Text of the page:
I don't much think about the hospitals I trained in or worked in. The University of Manitoba Medical School is always fresh in my mind. Yet the hospitals are usually memories of functional corridors and industrial underground connectors. Nothing was much more than utilitarian until I worked in Brandon Mental Hospital. Now that was a hospital. An solid old building with bricks and beautiful grounds.
That comes first to mind when I think of hospital. With nothing much to do for the months I was there, living on the grounds, on call with few demands. I explored every part of the historic buildings, finding back wards, old charts and seeing all the patients. It was all very peculiar. The place wass unique and extraordinary. The patients were all history and character as well with kindly white haired staff who'd worked since teen years. In a way I felt similiarly about Riverview Hospital .
These old asylums carried some of the building genius of the Lake Louise and Banff Hotels. They were edifices meant to last. Works of art. Not the pre fab sterile places of modern days. These old places were where staff and patients lived. Tacked up at nursing stations were often pictures of children or a young child's latest crayon art. I took my dog to work with me.
And yes all the hospitals I worked in hold meaning but these are first to mind. I love the great institutions and the people who worked there alongside me.
Listening to the men and women share I was proud to be a doctor, thankful for the training, reminded of the idealism of medicine. Inspired.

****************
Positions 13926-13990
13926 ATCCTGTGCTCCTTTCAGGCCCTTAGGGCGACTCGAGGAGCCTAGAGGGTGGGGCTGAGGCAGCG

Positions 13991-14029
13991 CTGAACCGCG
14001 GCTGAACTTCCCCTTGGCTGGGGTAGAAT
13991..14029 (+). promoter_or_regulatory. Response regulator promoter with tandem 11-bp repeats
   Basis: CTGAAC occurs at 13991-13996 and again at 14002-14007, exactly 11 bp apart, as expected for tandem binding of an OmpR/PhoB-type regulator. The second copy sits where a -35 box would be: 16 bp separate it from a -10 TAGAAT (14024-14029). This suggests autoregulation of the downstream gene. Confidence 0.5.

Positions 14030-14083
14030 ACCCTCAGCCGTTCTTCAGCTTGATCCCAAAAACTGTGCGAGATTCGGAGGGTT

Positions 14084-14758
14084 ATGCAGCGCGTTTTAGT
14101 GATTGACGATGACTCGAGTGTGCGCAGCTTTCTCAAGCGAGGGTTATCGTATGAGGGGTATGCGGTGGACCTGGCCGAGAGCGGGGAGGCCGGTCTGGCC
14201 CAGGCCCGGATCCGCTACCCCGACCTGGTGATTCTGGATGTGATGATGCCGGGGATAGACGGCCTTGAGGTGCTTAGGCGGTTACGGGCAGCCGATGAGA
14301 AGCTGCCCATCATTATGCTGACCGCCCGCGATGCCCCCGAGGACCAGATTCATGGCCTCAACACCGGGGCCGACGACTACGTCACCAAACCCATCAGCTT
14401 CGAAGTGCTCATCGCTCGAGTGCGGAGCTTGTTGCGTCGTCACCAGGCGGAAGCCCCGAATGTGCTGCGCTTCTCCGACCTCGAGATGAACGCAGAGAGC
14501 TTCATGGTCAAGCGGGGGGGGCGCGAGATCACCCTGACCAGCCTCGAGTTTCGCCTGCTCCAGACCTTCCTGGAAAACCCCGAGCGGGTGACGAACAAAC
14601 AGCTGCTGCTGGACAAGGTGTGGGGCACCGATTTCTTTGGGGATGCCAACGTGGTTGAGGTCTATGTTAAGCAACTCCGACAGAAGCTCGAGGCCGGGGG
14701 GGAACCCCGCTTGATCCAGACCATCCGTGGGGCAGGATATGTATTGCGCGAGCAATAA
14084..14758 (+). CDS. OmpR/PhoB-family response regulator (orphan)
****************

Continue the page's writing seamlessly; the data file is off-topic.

Thursday, July 30, 2009

God is love

I trust God, the Ultimate Authority
Know God as loving, forgiving and this life a passing thing
Timelessness makes all wounds heal
Yet in the world the secular authorities frighten me
How can I reconcile these two positions with love.
Only by letting go of fear and accepting.
God is love.

San Antonnio

San Antonnio is a beautiful city. There’s not just the Alamo. It’s a major convention centre with all the 5 star hotels. This Hyatt with a river cascade running through the lobby is a delight. The room is charming and lunch in the restaurant was superb. Everyone is southern hospitality personified too. The other major feature is the River Walk. Very European. A touch of Amsterdam really. But very Tex Mex. There’s white table cloth steak houses as well as seafood restaurants with fresh fish flown in from the Gulf. I even had raw oysters from Louisiana. A mariachi band played when a group of us decided on traditional Mexican food along the River walk. The shops have unique fashions combining European Spanish with Cowboy and Mexican. The Stetson shop is around the corner from Harley Davidson. As a tourist I’ve loved the museums and history. Places like the Buckhorn with all its Texas Ranger history. Then there’s the Mercado with great Mexican buys. The night of the dead sculptures, finest silver and tooled leather work. I’m really enjoying this city wishing only that I had more time to appreciate it.

Attitude of Gratitude

7 am at the Hyatt in San Antonnio I made it to the early morning AA meeting that Hal Marley chaired here at IDAA until his death. He gave me an 'Attitude of Gratitude' pin some years back inviting me to come to Washington DC for a meeting. His beautiful wife loved to dance and we talked of dance, and love of life. Today Cheryl reminded us that Hal also said we must accept life 'happily'. That's truly a higher experience than the grim approach I too often bring to my own life experience stoically biting the bullet so to speak when Hal and his wife would have us all seeking the up beat. That's the only way to truly live in the sacred now too. So much laughter follows.